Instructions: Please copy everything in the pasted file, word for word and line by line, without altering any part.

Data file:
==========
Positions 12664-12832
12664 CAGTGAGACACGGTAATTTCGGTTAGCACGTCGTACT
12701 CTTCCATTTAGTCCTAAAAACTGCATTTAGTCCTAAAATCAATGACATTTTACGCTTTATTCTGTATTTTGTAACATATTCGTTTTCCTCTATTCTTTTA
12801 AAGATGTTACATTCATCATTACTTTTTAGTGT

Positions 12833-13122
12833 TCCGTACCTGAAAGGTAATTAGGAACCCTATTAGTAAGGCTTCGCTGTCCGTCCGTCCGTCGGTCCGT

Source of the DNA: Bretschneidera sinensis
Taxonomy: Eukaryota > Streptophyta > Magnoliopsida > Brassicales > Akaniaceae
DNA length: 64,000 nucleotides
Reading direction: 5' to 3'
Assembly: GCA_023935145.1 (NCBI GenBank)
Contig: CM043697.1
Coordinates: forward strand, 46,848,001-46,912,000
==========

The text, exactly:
Positions 12664-12832
12664 CAGTGAGACACGGTAATTTCGGTTAGCACGTCGTACT
12701 CTTCCATTTAGTCCTAAAAACTGCATTTAGTCCTAAAATCAATGACATTTTACGCTTTATTCTGTATTTTGTAACATATTCGTTTTCCTCTATTCTTTTA
12801 AAGATGTTACATTCATCATTACTTTTTAGTGT

Positions 12833-13122
12833 TCCGTACCTGAAAGGTAATTAGGAACCCTATTAGTAAGGCTTCGCTGTCCGTCCGTCCGTCGGTCCGT

Source of the DNA: Bretschneidera sinensis
Taxonomy: Eukaryota > Streptophyta > Magnoliopsida > Brassicales > Akaniaceae
DNA length: 64,000 nucleotides
Reading direction: 5' to 3'
Assembly: GCA_023935145.1 (NCBI GenBank)
Contig: CM043697.1
Coordinates: forward strand, 46,848,001-46,912,000